Influential Factors in Lay Attributions of Blame and Punishment: An Enquiry into the Sentiment of Justice.

Kordounoulis, Georgios (2021). Influential Factors in Lay Attributions of Blame and Punishment: An Enquiry into the Sentiment of Justice. PhD thesis The Open University.



This thesis addresses the question of what factors might influence people’s moral judgements, specifically attributions of blame and punishment, focusing on considering both philosophical and psychological perspectives and theories in light of empirical evidence regarding the common-sense judgements of lay research participants. Psychologists (e.g., Carlsmith et al. 2002; Rucker et al. 2004) have investigated the motivations behind punitive decisions, examining whether these are mainly past-oriented or future-oriented. In the first case, punishment is given in proportion to the gravity of the offence and perpetrators receive their just deserts. In the second case, punishment is dispensed by taking into account other factors such as deterring future crime and protecting society. This thesis explores factors that are related to both past-oriented and future-oriented considerations in order to cast light on the lay motivations behind punishment. By ‘lay motivations’ I mean the motivations that ordinary people (lay people) have for punishing offenders.

The theoretical background to this research is provided by both psychological (e.g. Tyler 1997; Carlsmith 2002) and philosophical theories of punishment: for example, those developed by J.S. Mill (1868), Friedrich Nietzsche (1878), J.L. Mackie (1986), and Jeffrey Murphy (2012). A further distinctive feature of this thesis is that it examines whether there is a link between punishment and the notions of malicious satisfaction and ressentiment as argued by Nietzsche (1878). This link has never been investigated experimentally, and this thesis aims to provide some preliminary findings on this issue.

The main methodology used is the vignette technique. The participants recruited to take part in this research read crime scenarios and were asked to provide attributions of blame and punishment. Nine experiments were performed, investigating a range of factors that might be thought to influence attributions of blame and punishment. These involved conditions in prison; the social class of the victim; whether an act of revenge can be perceived as justifiable; whether the perpetrator had been the victim of an act of revenge, or an act of fateful punishment; whether a perpetrator had been incapacitated from committing future crimes; information on crime rate; and whether the perpetrator showed repentance. In addition, the severity of the crime was a constant factor that was examined across all of the nine experiments. The results of these experiments provided evidence that retributive considerations are more important than utilitarian considerations in regards to lay attributions of blame and punishment. Moreover, the results corroborate the claim that retribution is inextricably linked with the notion of just deserts and the accomplishment of a sense of equilibrium between crime and punishment. In addition, the results provided some evidence in favour of Nietzsche’s (1878/1887) claim that attributing punishment involves malicious feelings and feelings of ressentiment.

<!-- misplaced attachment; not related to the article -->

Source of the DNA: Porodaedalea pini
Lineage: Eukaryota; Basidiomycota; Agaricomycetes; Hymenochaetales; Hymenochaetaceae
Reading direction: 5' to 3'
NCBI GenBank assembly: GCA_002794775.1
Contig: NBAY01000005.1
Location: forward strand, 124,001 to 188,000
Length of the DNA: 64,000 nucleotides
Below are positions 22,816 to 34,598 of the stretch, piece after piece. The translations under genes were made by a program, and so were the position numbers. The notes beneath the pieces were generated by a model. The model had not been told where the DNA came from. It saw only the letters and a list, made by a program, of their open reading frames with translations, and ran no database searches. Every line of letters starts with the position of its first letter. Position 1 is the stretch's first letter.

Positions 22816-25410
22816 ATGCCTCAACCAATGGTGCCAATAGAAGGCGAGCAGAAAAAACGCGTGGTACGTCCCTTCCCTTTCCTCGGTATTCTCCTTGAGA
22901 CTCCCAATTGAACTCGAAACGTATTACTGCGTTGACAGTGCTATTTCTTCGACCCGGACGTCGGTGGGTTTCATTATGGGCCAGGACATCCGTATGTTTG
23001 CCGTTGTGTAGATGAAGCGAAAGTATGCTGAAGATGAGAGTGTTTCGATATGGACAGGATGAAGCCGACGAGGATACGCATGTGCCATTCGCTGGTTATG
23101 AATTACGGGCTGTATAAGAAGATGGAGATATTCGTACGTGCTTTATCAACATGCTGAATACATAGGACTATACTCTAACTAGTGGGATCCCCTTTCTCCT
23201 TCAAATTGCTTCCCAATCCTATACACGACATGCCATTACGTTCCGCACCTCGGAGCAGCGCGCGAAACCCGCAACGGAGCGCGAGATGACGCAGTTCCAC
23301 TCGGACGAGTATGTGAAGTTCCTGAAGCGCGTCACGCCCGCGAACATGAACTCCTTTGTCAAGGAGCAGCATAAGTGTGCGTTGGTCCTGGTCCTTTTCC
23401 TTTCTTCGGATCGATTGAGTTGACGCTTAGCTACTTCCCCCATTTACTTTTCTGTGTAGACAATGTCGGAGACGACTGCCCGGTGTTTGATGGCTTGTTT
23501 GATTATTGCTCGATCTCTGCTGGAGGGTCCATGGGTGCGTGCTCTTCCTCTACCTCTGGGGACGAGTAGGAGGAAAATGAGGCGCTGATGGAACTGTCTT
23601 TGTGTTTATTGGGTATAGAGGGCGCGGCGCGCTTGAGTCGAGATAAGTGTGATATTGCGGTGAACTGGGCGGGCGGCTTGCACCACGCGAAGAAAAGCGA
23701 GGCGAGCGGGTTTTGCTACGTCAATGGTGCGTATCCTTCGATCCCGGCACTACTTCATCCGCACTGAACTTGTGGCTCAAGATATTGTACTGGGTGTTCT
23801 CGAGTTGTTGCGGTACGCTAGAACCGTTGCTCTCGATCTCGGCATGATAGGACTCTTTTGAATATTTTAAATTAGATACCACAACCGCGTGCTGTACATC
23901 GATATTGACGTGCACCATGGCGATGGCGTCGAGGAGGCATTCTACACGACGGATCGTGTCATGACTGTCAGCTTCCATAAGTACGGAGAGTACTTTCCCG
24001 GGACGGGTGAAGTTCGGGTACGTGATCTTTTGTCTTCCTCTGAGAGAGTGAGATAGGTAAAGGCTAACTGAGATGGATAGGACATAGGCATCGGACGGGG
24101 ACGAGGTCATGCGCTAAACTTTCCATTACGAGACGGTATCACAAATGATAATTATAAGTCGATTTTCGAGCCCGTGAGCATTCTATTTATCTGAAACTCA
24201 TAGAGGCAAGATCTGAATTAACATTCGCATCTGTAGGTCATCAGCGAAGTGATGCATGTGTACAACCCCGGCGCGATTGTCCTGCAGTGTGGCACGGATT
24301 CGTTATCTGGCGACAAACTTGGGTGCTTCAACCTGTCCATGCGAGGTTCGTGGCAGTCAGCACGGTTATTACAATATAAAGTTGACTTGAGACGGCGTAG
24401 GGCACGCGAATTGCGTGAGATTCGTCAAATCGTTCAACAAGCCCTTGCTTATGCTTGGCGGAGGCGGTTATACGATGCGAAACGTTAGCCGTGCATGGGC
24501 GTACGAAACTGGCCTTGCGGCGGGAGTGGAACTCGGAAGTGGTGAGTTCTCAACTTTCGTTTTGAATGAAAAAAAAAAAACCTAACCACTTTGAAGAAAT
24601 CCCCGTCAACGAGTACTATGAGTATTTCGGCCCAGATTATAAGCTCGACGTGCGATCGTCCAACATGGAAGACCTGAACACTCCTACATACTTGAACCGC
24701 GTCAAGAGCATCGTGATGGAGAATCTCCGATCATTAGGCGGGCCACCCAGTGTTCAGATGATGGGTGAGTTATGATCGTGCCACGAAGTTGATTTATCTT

Overall, this thesis shows the importance of taking into account philosophical ideas in moral psychology, and should inspire further research interest in Nietzsche’s ideas regarding punishment, as well as research on the exact nature of proportionality between crime and punishment that stems from desert-based approaches.

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